When I remind him how, pre-Miliband chat, he told his many young fans that there was no point in voting in the 2015 election, he is unrepentant, because he felt, back then, that there was no real difference between the main parties. In the 2017 election, however, he endorsed Jeremy Corbyn, because he feels Corbyn is genuinely different from the Tories. But on the whole he doesn’t have much time for politics, because it gets in the way of individual spiritual awakening. He thinks Trump is an idiot, but questions how much he will actually get done during his term in office; he also remembers Obama’s failings in Syria. On his podcast, Brand interviewed Yanis Varoufakis and what he liked most was Varoufakis saying that when people are in powerful roles, their roles form the extent of their power – so that, in the end, they have no true power at all.
Time is up. Shame. I am enjoying our conversation. “So am I,” Brand says. “I’m happy in this conversation. I’m not threatened.” He has to do big talk, he can’t do small: it makes him nervous, and then he might act inappropriately. I say, “Well, you could talk about football, that’s Esperanto for most men.” But he can’t talk casually about football, either, or comedy, because he’s a nerd about both things. He can’t be casual about much, any more, not even sex.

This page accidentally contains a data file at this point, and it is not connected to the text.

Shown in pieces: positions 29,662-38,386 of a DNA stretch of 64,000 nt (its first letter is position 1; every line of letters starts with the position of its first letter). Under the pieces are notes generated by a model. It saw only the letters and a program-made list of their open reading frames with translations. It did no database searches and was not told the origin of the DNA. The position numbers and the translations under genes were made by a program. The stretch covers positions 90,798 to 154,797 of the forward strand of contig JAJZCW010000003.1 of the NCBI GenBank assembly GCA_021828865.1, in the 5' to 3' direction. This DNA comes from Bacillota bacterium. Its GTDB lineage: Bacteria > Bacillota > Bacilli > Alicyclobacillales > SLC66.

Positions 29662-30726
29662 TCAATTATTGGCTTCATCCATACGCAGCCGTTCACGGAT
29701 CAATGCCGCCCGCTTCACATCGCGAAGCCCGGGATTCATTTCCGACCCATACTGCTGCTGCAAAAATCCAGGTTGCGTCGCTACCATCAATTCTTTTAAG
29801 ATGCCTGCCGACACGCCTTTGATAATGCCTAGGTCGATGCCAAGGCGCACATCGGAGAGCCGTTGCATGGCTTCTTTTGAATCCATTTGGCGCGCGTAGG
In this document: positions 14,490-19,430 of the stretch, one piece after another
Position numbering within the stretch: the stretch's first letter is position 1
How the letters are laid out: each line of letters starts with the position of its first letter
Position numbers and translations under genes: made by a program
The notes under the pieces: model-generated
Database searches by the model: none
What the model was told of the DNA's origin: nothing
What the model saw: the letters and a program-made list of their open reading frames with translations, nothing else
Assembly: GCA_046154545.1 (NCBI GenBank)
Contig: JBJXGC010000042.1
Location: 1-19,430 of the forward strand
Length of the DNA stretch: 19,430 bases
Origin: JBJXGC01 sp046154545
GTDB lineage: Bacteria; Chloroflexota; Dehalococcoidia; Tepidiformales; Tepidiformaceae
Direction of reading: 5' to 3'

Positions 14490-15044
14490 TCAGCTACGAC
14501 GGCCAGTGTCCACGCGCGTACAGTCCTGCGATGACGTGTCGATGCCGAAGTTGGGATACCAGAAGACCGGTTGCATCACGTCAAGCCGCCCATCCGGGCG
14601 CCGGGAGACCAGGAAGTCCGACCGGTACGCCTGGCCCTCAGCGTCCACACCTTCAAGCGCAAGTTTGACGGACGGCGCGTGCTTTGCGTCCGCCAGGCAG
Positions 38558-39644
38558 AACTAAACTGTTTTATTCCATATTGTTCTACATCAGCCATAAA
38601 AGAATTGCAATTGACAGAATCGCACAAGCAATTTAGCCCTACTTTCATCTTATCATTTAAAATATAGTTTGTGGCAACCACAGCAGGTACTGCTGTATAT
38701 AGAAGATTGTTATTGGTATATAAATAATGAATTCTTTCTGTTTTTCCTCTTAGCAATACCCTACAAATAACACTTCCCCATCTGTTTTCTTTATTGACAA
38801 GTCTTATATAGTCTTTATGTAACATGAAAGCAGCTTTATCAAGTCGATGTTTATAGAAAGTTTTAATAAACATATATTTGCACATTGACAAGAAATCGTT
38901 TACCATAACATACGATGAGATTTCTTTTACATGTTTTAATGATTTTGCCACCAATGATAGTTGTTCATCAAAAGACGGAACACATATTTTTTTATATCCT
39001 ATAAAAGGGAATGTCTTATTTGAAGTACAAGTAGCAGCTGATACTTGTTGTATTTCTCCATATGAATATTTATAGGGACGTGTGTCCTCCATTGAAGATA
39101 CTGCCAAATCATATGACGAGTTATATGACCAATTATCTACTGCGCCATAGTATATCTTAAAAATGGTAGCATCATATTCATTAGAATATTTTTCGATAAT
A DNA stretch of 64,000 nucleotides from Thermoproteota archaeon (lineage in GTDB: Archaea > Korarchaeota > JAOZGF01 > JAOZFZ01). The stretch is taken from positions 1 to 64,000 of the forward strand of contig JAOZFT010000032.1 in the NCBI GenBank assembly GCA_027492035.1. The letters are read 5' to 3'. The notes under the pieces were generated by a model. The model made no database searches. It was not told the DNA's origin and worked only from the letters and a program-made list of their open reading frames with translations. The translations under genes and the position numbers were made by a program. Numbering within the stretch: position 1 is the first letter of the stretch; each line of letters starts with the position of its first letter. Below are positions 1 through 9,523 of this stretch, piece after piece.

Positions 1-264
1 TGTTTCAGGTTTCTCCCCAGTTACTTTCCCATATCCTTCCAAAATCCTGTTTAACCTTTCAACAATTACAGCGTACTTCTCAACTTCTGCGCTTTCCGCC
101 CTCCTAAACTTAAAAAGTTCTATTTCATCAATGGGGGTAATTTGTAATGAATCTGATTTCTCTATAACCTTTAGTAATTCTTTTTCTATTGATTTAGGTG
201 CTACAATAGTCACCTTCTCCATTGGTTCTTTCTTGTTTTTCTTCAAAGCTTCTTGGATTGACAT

“No. I want to know what is the mystery, what is driving us, where is this all going. The only line you can draw between any of us is between those that think it’s possible for the world to change and those that don’t. Those who think it’s possible for an individual to change and those who don’t. I can’t think, ‘Well, I’ll just wait out my days, I’ll do my cluck, I’ll do my rattle, I’ll do my bird, I’ll wait it out and then put me in the fucking turf.’ I feel it’s possible to change the world.”
• Recovery is published on 21 September by Macmillan at £20. To pre-order a copy for £17, go to guardianbookshop.com, or call 0330 333 6846.
• Commenting on this piece? If you would like your comment to be considered for inclusion on Weekend magazine’s letters page in print, please email email@example.com, including your name and address (not for publication).